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China Sees 'Imbalance' in Japan's Plutonium Plans, Despite Upcoming Cuts

By Sebastian Sprenger

Global Security Newswire

Chinese President Xi Jinping arrives at the World Forum in The Hague on March 24, the first day of a two-day Nuclear Security Summit. Beijing continues to have concerns over Japan's plutonium stockpile. Chinese President Xi Jinping arrives at the World Forum in The Hague on March 24, the first day of a two-day Nuclear Security Summit. Beijing continues to have concerns over Japan's plutonium stockpile. (Evert-Jan Daniels/AFP/Getty Images)

THE HAGUE, NETHERLANDS -- China is wary of Japan's plutonium-stockpiling plans, despite new efforts to ship some of the material to the United States.

Miao Wei, Beijing's minister of industry and information technology, delivered that assessment during a press conference here last week, attended mainly by Chinese media.

During the Tuesday event -- held as a two-day Nuclear Security Summit of world leaders wrapped up -- Miao was asked to present the Chinese government's view of a new initiative under which U.S. officials will help Tokyo repatriate hundreds of kilograms of sensitive U.S. nuclear materials from the Fast Critical Assembly in Tokai.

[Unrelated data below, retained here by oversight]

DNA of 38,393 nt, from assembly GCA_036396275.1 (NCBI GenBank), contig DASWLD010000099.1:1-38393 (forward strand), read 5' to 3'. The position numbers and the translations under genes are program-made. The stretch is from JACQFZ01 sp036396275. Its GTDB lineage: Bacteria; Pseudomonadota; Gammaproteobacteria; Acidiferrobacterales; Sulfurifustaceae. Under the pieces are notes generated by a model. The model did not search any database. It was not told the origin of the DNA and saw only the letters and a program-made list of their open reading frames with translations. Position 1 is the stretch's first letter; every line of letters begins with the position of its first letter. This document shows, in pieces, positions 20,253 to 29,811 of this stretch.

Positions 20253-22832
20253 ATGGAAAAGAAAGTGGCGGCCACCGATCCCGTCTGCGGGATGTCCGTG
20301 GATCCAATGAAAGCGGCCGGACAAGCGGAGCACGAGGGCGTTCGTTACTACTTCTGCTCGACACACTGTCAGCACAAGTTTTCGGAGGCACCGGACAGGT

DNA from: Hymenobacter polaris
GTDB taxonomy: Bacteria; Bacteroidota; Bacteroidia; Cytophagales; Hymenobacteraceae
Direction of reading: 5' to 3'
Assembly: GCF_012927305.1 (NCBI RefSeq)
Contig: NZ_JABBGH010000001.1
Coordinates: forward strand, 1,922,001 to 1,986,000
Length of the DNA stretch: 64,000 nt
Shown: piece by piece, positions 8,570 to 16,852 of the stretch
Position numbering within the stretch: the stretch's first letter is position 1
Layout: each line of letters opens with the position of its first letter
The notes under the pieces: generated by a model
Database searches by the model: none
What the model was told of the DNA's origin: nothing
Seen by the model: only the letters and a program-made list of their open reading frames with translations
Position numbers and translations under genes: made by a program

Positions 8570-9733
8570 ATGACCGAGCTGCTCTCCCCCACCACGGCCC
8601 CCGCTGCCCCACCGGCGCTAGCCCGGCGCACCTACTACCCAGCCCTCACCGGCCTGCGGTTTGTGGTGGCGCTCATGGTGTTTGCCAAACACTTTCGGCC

"We appreciate and also support the American efforts to recover sensitive nuclear materials overseas, and we are also pleased to see that the calls of the international community have been repaid," said the Chinese minister, speaking via interpreter.

"But as we understand, Japan still has stockpiles of other sensitive nuclear material," Miao continued. "So we hope that Japan can address the concerns of the international community as quickly as possible, and take real steps to address the imbalance between its real needs for developing nuclear energy and its stockpiling."

Some nonproliferation experts see risk in Japan's stockpiling of nuclear materials, especially as the planned Rokkasho mixed-oxide fuel facility is expected to generate tons of additional plutonium. The material, if stolen, could be used by terrorists to fashion atomic arms.

A number of observers in and outside of Japan also think the growing plutonium stockpile constitutes a deterrent of sorts against aggression from any would-be adversaries, as the materials could give Tokyo a latent capability to produce atomic weapons.

Japanese Prime Minister Shinzo Abe, who separately spoke to reporters at the biennial confab, has defended his country's course. He argued that all of Japan's plutonium is needed for nuclear-energy production and that the International Atomic Energy Agency is providing strict oversight.

"We voluntarily have disclosed information about our management of plutonium and the information is more detailed than advised in international guidelines," Kyodo News quoted Abe as saying.

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